James (28-2, 12 KOs) won easily by scores of 99-91 and 98-92 twice yet believed he could have been even better.
“I’m pretty sure everybody can see that layoff affect me. I had a lot of rust in me. My legs weren’t sharp, my punches weren’t sharp, but I’m glad I was able to get in there. I liked that because it’s pushing me mentally and it made me step up to the occasion,” said James.
“I could see everything and hear everything that they wanted me to do, but as I was trying to go through with their instructions, I just wasn’t coming off as sharp as I should’ve been. I definitely felt like I won the fight, but I believe I could’ve done much better. I know that I’m a lot sharper. I know that my endurance is a lot stronger. I just had a lot of time off and my body is still getting back in shape. I’ll be back for sure.”
James started well, working his mid-range game and keeping Palmetta (18-2, 13 KOs) away with combinations and body shots.
After outboxing Palmetta over the first half of the bout, James turned it on in the seventh, throwing more although he was getting hit far more than normal. Even so, he remained in control, rocking Palmetta with successive straight right upstairs. Palmetta couldn’t turn the tide although he wasn’t ever seriously hurt.
When the bell ended the round, James, looking visibly spent, walking slowly back to his corner.
Palmetta started well in the ninth, working the body, and forcing James to bend and twist under the pressure. James replied later in the round by catching Palmetta, once again coming forward, with right uppercut that had Palmetto backing up.
“I thought it was an even fight, that I was the aggressor throughout against a former world champion, a taller opponent with longer reach than me,” Palmetta said. “I also like to counter, but I ratcheted up the pressure in the second half of the fight. Maybe it looked like Jamal James was superior in the first half because he kept being conservative and countering.
“I’m not leaving with what the judges said, I’m keeping what the fans, told me after the fight. They thought I had won and that really meant something to me. I’ll be back. I’ll be a world champion one day.”
In the 10th, Palmetta pressured James and won the round, but by then, he was buried on the scorecards.
“I know I can be a champion again because I was a champion before,” James said. “I have to stay focused. Stay in the gym and back and study this fight – my last to fights – and step it up.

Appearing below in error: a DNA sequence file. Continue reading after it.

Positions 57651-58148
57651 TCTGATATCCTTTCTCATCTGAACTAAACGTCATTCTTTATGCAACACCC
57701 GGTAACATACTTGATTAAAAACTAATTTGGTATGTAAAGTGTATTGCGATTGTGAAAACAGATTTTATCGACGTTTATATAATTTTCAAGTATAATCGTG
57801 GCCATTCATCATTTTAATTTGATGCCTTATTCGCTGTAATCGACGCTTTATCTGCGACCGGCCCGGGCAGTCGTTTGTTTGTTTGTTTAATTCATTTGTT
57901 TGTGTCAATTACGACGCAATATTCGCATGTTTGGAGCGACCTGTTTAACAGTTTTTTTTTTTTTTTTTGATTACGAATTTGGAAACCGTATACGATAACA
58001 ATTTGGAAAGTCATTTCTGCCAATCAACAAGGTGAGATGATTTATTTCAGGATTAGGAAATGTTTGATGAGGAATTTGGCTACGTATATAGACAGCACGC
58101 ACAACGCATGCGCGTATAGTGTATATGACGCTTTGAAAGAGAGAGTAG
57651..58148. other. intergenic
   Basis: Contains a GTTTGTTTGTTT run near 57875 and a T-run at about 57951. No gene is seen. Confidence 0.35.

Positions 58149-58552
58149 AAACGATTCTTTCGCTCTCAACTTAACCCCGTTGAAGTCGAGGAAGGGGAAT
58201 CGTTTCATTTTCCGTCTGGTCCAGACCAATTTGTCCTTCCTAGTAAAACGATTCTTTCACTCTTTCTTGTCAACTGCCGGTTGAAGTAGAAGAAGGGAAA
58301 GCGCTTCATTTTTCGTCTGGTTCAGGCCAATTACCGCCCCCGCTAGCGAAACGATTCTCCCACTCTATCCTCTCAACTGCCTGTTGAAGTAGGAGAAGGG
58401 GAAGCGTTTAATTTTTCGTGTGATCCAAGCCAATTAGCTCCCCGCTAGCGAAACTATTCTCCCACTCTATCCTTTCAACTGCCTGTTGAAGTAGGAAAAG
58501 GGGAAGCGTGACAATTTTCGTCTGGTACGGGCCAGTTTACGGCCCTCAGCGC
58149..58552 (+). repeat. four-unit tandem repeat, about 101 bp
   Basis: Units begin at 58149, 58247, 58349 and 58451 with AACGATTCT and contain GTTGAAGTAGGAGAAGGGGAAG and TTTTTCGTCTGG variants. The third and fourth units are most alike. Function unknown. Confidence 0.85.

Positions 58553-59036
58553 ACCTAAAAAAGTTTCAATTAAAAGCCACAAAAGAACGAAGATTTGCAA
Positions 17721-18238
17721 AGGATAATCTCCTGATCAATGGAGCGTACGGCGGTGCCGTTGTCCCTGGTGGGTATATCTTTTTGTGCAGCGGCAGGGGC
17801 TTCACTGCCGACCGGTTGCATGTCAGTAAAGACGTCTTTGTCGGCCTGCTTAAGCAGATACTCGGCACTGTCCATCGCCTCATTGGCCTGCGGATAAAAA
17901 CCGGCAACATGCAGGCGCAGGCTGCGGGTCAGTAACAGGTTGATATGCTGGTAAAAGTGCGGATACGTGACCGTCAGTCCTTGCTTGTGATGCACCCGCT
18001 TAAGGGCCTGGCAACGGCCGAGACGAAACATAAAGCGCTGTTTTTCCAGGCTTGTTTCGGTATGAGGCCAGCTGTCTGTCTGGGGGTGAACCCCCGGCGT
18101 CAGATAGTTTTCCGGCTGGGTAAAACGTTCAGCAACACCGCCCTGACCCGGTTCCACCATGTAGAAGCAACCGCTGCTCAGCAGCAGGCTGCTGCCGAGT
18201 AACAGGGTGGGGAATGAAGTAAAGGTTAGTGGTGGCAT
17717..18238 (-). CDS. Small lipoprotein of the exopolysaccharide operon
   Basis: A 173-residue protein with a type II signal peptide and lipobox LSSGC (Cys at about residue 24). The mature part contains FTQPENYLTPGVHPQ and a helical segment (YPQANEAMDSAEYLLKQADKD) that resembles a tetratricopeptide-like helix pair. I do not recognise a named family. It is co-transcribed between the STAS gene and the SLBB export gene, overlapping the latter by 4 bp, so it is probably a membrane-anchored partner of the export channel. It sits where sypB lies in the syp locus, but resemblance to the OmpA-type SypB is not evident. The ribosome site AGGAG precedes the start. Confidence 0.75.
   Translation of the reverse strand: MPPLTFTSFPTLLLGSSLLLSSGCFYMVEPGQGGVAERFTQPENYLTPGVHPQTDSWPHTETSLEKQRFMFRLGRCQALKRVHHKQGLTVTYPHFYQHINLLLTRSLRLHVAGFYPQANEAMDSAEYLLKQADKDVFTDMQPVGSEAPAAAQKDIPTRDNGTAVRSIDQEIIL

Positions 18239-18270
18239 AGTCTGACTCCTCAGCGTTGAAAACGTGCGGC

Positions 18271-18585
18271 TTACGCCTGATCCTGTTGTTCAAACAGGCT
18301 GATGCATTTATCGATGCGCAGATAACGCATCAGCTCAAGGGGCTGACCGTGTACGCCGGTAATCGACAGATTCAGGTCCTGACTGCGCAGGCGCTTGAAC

“Thanks to everybody in Minneapolis for coming and showing me love.”
Elvis Rodriguez takes a majority decision over Joseph Adorno
Elvis Rodriguez is now closing in on world title contention. After a slow start, seemingly from the longest layoff of his career, the 140-pound lefty came on to drop Joseph Adorno twice and earn a 10-round majority decision.
The 27-year-old Rodriguez (14-1-1, 12 KOs) won by scores of 95-93, 97-91, with one judge handing in a 94-94 tally.
“I hadn’t fought in a long time. I had a long layoff. I was a little rusty but once I found my hook, I found my distance,” Rodriguez said.
Adorno (17-2-2, 14 KOs) used a successful body attack early on, and then Rodriguez steadily climbed. A hefty, looping right hook staggered Adorno in the seventh, and Rodriguez followed with a flurry that downed Adorno for the first time in his career.
Adorno never seemed to recover.
“I thought I had him once I landed that right hook, but he got up,” Rodriguez said. “He’s a warrior and a good fighter. The seventh round was huge, that’s when I truly started to win this fight. I have to give credit to Adorno for being savvy and knowing how to keep his distance before then.
Rodriguez put the exclamation point on his performance with a knockdown in the 10th, though it seemed that Adorno, 23, may have slipped on a wet area of the canvas. Nevertheless, referee Jon Schorle counted it as a knockdown in favor of a Rodriguez who pulled away during the second half of the fight.
For a closer look at Matias vs Ponce, check out our fight night page.